From day one in the White House, therefore, Obama aimed to create that new order. His idea was a concert system: a club of nations that, united in their enmity to Sunni Islamic radicalism, would work together to stabilize the region by self-consciously maintaining a balance of power among themselves. And central to that vision was Putin, who in Obama’s mind had been antagonized by the Bush administration’s war on terror and its foolish devotion to democracy promotion: policies that had caused Russia to react by withholding cooperation on matters of obvious mutual benefit like defeating al-Qaeda and containing Sunni radicalism.
The Russian reset had been Obama’s way of inviting Putin to join the new Middle East concert as a founding member. To unlock the benefits of shared interest, America would take a step back and encourage Russia to take a step forward. Whatever obstacles Russian behavior might present along the way, the fundamental soundness of the strategy was not in question.
There were others to bring in as well—most notably, the Islamic Republic of Iran. Of course, in the midst of the controversy over Tehran’s nuclear program, it was impossible simply to issue an Iranian “reset.” But, the president’s thinking went, perhaps that controversy could be moved to one side or, rather, be made a means to a larger end. Attaining an agreement on Iran’s nuclear ambitions—the prerequisite for any American opening to the regime in Tehran—would thus also become an avenue toward the prospect of Iran’s joining the envisioned concert system.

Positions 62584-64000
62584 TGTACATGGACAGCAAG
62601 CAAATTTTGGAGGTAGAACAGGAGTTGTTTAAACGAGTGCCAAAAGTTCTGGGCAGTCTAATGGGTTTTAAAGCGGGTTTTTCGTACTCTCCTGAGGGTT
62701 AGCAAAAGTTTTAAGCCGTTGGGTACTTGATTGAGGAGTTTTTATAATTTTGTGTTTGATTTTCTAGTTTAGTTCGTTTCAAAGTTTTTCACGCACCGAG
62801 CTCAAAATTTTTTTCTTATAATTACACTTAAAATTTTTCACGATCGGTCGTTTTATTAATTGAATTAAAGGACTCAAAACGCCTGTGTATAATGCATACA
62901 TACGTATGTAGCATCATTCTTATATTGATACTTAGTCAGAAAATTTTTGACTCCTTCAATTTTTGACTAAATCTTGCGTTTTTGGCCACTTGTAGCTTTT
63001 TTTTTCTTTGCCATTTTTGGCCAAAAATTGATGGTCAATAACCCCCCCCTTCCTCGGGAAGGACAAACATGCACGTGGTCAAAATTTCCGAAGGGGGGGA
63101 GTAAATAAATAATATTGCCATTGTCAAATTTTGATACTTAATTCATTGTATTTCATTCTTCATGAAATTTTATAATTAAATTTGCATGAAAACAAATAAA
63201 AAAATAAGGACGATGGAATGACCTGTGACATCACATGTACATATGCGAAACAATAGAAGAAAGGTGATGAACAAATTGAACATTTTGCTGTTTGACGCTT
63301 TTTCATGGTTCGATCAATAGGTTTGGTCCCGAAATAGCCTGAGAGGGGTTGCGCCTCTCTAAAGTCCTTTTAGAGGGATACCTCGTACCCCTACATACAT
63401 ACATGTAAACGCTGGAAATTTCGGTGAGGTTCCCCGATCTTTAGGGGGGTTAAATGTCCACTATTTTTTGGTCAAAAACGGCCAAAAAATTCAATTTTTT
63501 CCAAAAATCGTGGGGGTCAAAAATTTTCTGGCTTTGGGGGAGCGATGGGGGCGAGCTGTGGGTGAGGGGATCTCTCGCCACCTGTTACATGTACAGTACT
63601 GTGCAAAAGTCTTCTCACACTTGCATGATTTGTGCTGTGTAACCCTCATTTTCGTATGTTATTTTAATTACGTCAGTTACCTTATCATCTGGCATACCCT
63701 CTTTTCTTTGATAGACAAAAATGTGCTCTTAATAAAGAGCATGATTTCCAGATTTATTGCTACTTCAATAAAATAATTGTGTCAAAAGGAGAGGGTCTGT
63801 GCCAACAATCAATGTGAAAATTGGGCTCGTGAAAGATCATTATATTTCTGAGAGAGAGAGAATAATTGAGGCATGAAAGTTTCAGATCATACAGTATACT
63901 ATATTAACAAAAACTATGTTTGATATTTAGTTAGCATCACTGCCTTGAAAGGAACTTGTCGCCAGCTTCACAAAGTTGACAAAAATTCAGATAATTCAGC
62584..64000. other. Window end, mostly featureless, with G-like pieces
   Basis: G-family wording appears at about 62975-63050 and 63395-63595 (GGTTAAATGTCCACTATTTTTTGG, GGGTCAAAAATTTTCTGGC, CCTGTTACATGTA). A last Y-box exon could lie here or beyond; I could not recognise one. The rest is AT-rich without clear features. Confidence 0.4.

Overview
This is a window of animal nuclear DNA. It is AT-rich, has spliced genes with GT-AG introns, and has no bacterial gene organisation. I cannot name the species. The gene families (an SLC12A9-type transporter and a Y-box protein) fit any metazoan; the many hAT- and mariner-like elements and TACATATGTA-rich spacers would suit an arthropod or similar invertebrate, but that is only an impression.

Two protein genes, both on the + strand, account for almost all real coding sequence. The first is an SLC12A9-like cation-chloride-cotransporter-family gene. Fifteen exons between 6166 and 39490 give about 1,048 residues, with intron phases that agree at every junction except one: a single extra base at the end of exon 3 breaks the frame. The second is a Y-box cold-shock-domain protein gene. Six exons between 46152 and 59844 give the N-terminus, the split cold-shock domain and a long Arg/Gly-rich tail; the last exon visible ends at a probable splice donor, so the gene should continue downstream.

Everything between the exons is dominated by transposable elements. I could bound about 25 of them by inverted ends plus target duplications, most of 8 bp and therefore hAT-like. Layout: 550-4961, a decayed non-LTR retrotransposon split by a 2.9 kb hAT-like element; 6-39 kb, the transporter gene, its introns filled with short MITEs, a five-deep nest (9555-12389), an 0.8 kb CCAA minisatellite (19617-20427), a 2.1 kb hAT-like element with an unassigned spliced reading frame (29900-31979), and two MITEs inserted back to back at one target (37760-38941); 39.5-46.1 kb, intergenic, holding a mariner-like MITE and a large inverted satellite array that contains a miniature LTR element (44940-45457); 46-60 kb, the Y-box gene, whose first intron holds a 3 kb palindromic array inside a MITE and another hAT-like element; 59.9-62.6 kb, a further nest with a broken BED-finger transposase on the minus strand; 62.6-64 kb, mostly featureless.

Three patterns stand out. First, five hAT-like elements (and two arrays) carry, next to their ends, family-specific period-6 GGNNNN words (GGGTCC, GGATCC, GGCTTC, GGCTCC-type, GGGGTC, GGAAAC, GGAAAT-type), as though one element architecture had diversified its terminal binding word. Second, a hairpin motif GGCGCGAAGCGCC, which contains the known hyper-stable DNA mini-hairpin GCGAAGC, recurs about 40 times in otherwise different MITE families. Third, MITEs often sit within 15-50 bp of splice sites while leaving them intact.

The Russian reset and the Iranian nuclear negotiations were thus two bright crimson threads in a single tapestry, and so they remain today. For obvious reasons, the president has never described this vision in full; the American public, and America’s traditional allies in the Middle East, deeply distrust both Russia and Iran. Instead, he has proceeded step by step, justifying each new step as an ad-hoc response to immediate developments while keeping his eye firmly fixed on the final goal.
II. Stepping Aside in Syria
That’s where Syria comes in, and where the threads begin to merge. A country of vital importance to both Russia and Iran (and of limited importance to America), Syria offered opportunities for showcasing Obama’s respect for Russian and Iranian interests. Seizing those opportunities took on special urgency after the Syrian civil war broke out in 2011 and the country quickly became the central battleground in a contest for regional mastery.